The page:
A Halifax-born tyke prodigy has demonstrated he can do pretty much anything with a bit of paper.
Erik Demaine, a 37-year-old MIT software engineering teacher thinks that the innovation behind his self-folding printable robots might be able someday to advance into downloadable smartphones, biomedical gadgets that convey cancer-killing medications, and even devices that could go up against any shape. It’s like he’s playing with origami.
He said that when they began working in computational origami, they didn’t anticipate that it will have loads of uses. It was on the grounds that it appeared to be cool and perhaps they could improve art along these lines.
On Thursday, Demaine came back to Dalhousie University, where he enrolled as an undergrad student at the age of 12, to talk about his place of graduation’s 200th commemoration with the uncovering of a bend wrinkled origami mould he and his dad got from the pages of a book, which described the school itself.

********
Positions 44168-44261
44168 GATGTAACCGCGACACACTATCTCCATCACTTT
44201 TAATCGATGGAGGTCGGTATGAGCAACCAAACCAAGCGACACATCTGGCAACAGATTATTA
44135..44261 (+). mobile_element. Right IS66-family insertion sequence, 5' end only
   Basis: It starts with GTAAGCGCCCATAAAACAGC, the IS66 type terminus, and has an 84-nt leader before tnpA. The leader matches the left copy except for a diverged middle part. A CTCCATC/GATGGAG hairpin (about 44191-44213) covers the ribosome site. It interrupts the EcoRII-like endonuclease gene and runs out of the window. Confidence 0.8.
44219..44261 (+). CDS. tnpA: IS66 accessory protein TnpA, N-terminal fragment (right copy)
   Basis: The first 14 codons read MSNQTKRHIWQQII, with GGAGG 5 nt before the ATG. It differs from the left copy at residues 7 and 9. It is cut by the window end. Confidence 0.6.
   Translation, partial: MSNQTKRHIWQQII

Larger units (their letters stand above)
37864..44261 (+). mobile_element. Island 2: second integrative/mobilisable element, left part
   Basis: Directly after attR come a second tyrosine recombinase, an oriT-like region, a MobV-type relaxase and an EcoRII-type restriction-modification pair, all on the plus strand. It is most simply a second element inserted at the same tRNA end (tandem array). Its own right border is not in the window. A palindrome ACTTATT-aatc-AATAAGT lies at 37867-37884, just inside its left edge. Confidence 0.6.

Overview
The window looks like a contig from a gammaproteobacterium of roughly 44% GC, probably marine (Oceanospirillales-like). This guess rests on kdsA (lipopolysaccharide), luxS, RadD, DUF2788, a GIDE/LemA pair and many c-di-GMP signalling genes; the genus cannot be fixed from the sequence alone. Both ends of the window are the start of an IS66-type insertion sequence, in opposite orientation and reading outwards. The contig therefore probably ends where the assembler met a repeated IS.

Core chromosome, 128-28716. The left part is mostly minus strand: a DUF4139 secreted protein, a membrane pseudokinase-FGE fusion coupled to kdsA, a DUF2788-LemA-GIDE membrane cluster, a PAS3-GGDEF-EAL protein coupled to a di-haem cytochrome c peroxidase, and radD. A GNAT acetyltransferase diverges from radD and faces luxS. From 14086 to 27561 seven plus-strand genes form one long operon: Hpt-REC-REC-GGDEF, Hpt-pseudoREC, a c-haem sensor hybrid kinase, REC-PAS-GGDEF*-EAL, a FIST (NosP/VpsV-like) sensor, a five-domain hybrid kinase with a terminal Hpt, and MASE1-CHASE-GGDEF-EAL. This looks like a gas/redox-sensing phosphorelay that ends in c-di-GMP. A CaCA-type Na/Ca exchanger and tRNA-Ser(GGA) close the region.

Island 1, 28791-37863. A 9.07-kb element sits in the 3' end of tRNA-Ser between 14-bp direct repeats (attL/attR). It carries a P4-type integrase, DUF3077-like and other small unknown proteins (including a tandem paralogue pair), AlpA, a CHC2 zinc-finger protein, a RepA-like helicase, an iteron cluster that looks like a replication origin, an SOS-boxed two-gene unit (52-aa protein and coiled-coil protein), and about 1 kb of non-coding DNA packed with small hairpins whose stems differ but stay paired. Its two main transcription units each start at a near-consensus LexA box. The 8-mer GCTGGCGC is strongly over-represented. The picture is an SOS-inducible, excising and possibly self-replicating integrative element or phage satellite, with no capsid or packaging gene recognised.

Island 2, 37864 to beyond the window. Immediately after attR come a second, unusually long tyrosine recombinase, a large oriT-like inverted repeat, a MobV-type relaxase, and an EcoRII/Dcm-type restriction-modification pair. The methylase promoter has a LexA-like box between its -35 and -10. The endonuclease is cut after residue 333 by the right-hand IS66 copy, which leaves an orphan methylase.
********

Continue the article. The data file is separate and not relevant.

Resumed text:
He is the youngest teacher ever hired at MIT
As an 18-year-old Ph.D. student at the University of Waterloo, Demaine built up an algorithm that could decide how to overlap a bit of paper into any 3D shape, before moving to Cambridge, Mass., to end up to be the most youthful teacher at any point hired by MIT at age 20.
All things considered, he stated, the arithmetic behind the figure’s interlocking concentric circles keep on evading him.
At the point when Demaine decides to go ahead with a project, he said he didn’t know whether it will deliver a scientific solution or something that has to do with art.
The more we play with math and art, the more we consider them a similar thing, as he stated. You begin with something you’d like to tackle on the math side or something you’d like to construct on the art side, and you need to think about innovative approaches to really get that going.
Demaine said he and his dad have been cooperating to investigate the interface amongst math and art since he was six years of age when they helped to establish the Erik and Dad Puzzle Company, which had deals in toy stores crosswise over Canada.